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Subject: Re: knowledge and blitz; search and long games

Author: Vasik Rajlich

Date: 07:04:28 02/15/06

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On February 15, 2006 at 03:07:50, Joseph Ciarrochi wrote:

>I have a naive question...
>
>in my understanding, Fruit has excellent search efficiency but not huge amounts
>of knowledge. In contrast, Fritz 9 and Rybka have substantial knowledge. If you
>can trust Rybka's depth outputs, it does not seem to be as quick at getting to
>deeper plys.
>
>I have observed that Fruit 2.2.1 tends to play poorly at blitz and improve
>steadly with long time controls, with it being an absolute god on the longest
>time controls (SSDF). In contrast, both rybka and fritz 9 play blitz well.
>
>do programs with more knowledge tend to play blitz better? Knowledge is kind of
>a quick, heuristic way of making a decision about what is likely to work. It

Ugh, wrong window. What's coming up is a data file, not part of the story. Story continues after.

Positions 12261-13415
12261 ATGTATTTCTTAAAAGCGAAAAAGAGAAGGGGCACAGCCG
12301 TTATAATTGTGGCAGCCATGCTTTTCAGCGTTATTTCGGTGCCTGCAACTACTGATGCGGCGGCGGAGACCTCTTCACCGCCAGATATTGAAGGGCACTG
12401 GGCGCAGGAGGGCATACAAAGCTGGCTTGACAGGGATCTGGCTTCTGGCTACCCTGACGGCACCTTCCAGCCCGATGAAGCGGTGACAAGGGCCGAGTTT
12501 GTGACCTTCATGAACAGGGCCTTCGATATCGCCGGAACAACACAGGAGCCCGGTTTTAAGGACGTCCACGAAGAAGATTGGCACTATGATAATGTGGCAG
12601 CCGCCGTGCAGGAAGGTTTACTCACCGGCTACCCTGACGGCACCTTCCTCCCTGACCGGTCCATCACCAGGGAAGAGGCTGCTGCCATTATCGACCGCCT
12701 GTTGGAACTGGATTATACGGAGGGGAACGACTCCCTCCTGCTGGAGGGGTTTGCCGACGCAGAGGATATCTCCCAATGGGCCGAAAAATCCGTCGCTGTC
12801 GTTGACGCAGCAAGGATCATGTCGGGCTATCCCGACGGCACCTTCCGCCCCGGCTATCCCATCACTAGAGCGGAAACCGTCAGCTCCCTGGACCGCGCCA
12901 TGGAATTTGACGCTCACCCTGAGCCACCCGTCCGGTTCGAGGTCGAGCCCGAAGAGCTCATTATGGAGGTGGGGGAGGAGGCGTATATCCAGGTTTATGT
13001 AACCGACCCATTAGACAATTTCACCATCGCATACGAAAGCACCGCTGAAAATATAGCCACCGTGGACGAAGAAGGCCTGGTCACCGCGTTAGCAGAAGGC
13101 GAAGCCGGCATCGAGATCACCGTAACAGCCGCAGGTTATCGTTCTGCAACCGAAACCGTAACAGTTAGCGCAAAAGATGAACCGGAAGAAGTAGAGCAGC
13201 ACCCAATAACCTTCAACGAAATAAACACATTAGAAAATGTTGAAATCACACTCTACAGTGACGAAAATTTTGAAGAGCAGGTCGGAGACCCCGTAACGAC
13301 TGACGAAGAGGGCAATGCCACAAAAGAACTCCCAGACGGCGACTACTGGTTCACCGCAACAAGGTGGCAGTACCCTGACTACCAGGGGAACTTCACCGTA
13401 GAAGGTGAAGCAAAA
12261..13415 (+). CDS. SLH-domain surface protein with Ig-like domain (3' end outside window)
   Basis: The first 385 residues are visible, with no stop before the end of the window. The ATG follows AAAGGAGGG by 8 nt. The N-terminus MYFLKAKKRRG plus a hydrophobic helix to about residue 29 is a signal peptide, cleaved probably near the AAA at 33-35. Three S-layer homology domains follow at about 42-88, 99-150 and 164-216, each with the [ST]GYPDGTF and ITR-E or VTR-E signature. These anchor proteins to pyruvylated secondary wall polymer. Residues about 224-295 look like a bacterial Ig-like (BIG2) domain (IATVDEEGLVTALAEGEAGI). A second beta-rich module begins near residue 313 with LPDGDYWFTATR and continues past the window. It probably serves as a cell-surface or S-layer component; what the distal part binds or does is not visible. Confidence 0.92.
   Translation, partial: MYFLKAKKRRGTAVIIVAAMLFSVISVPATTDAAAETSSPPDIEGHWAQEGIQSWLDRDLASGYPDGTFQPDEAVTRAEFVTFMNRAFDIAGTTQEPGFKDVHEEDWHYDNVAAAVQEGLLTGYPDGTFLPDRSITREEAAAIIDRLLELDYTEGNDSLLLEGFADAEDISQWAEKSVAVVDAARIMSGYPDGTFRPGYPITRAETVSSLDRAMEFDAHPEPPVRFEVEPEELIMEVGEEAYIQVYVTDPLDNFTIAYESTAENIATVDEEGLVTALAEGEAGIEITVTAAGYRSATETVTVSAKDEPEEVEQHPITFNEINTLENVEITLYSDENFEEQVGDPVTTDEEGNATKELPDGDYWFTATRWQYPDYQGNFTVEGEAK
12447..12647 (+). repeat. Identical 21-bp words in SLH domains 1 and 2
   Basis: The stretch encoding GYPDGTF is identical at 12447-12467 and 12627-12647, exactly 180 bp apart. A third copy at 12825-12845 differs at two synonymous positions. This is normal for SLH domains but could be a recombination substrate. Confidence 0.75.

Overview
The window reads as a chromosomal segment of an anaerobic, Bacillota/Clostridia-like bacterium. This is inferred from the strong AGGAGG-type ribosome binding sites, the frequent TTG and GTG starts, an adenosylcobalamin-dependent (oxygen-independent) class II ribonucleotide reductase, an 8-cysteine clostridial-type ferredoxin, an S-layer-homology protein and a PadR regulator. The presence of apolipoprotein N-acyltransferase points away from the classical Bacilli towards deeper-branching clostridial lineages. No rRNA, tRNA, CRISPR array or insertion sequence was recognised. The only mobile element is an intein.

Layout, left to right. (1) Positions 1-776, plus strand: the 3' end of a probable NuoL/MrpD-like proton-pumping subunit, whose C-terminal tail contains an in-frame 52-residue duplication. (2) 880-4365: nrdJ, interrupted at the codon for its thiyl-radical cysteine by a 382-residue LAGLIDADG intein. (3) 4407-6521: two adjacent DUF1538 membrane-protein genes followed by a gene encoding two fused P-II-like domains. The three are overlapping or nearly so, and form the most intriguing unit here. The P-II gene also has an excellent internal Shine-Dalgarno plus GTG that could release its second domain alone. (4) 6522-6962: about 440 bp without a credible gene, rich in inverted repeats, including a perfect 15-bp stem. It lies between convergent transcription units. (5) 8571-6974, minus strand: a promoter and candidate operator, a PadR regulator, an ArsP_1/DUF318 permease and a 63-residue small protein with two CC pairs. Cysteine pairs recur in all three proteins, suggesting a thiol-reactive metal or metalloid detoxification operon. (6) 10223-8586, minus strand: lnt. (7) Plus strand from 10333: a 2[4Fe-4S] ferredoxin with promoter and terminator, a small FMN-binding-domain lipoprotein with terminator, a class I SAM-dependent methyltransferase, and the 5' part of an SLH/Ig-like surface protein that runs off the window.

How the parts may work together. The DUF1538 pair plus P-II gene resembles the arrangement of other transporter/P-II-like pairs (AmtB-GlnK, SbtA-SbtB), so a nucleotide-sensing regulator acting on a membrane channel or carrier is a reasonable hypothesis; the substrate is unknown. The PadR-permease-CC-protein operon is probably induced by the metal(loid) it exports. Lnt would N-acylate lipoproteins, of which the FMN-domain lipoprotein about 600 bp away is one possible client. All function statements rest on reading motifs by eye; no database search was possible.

>presumably can come into play very quickly. In contrast, search takes time.
>However, it does discover when the knowledge is not useful (i.e., when the
>knowledge heuristic is inconsistent with the concrete variations uncovered by
>search; e.g., doubled pawns may generally be bad (knowledge heuristic), but in
>some situations can be quite good)
>
>is my reasoning correct? Maybe it would help for me to understand what
>constitutes "knowledge" in a chess program. I always presume its things like
>"doubled pawns are often bad" or two bishops are good, or it is often good to
>push pawns and have space..
>
>
>best
>Joseph

We need to keep our terminology straight.

Chess knowledge (in the context of computer chess) is what makes a program play
well. At standard time controls, Fruit probably has a tiny bit more chess
knowledge than Fritz and Hiarcs.

You can also talk about the complexity of a chess program. Hiarcs is probably
the most complex of the above three, and Fruit the simplest. Shredder is another
complex program. I suspect that the more complex programs are better at faster
time controls.

BTW - one (unfortunate) way to measure program complexity is:

[program bugs or weird behaviors] * [program ELO]

Vas




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